I really like Rick O'Shea's work and I'm looking forward to seeing via Saorview a lot of "funny, touching, awe-inspiring and strange responses" that make me proud to be part of the Irish gene pool.
THE DEVELOPER WHO figures out how to encapsulate individual blog posts as social objects will have the next big thing. Getting that capability means returning juice to blogs.
If this blog post was a social object, you could embed the whole thing wherever you desired. Any comment you made would follow you or could embed into your Twitterstream, refreshing with a follow-up comment if you dialed that into your preferences. If this little post was a social object, people would be more likely to share it, like it, upvote it, and paste it onto their Facebook wall where they could continue babbling about it. And magically, the babbling would percolate back to this original blog post. This is something Google Plus is trying to do but the API isn't sorted yet.
The image embedded in this blog post is a social object, pulled from Flickr. But it's not a two-way social interaction because what I'm writing here doesn't attach itself to the image on Flickr.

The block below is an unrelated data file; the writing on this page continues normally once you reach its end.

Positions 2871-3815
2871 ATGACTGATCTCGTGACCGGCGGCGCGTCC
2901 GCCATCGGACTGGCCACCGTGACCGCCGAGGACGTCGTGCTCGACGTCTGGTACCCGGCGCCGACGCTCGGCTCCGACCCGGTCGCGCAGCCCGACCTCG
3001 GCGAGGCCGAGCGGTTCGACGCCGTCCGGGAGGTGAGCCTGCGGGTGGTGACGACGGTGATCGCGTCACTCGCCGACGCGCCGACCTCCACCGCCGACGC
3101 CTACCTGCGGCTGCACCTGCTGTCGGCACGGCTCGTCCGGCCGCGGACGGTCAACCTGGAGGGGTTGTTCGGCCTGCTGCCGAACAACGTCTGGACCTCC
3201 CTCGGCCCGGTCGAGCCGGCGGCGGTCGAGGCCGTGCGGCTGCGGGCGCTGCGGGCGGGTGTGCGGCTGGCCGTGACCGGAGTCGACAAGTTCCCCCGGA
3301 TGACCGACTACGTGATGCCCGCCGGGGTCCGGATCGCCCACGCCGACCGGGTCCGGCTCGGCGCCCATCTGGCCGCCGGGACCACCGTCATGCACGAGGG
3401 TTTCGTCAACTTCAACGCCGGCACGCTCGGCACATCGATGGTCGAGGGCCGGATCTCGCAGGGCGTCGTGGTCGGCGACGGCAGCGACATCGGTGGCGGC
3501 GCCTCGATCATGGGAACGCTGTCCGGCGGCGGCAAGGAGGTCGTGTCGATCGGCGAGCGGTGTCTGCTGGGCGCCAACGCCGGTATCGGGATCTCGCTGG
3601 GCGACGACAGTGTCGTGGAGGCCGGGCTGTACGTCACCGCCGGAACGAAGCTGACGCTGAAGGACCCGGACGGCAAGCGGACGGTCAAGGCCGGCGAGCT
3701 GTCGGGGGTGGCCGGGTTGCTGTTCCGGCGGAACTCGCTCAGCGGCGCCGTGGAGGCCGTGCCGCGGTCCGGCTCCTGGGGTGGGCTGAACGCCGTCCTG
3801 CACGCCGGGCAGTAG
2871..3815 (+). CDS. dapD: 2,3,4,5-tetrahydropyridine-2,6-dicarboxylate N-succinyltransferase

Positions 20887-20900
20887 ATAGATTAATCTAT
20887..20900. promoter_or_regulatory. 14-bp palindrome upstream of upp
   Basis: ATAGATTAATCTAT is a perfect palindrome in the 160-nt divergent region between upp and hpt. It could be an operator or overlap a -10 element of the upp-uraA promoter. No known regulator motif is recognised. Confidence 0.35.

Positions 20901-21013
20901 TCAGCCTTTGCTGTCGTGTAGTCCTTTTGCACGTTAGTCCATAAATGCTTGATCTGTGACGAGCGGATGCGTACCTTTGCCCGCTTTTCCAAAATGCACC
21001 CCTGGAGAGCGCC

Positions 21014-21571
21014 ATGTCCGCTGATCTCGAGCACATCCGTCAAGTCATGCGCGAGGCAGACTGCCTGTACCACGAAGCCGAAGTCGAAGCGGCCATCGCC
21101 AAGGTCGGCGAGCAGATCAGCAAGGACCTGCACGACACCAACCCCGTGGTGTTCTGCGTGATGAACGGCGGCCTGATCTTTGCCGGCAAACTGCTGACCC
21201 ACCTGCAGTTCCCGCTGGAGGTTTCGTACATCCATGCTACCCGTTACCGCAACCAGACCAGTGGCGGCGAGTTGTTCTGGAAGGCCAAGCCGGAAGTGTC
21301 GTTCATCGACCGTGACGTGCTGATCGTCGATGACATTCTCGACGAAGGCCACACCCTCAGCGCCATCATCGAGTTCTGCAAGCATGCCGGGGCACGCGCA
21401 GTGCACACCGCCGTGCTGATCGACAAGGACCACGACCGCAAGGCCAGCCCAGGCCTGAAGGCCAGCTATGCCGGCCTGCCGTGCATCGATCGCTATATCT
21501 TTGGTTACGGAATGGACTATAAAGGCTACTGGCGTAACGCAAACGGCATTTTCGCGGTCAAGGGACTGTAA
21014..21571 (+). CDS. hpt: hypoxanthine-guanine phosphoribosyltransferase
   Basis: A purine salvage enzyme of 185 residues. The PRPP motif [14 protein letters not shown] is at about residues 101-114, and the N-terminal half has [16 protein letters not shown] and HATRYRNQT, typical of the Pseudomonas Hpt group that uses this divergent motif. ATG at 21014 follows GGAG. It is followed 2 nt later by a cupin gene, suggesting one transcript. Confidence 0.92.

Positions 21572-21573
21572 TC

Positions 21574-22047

I'm patient so I'll wait. Based on what I'm seeing inside G+, I think Google has figured out the most primal thing people do on the internet is not search, it's share. We're humans. We like looking at things and telling friends what we saw. We like spreading gossip. And if we could write on our own space and expose what we wrote as social objects, the world would observe a blogging renaissance.
Perhaps as early as this year. Stay tuned for blogs that get christened as social objects.
YEAR-END STATS from three sources confirm something I've know for several years--I'm shedding around 30,000 annual visitors to my blog.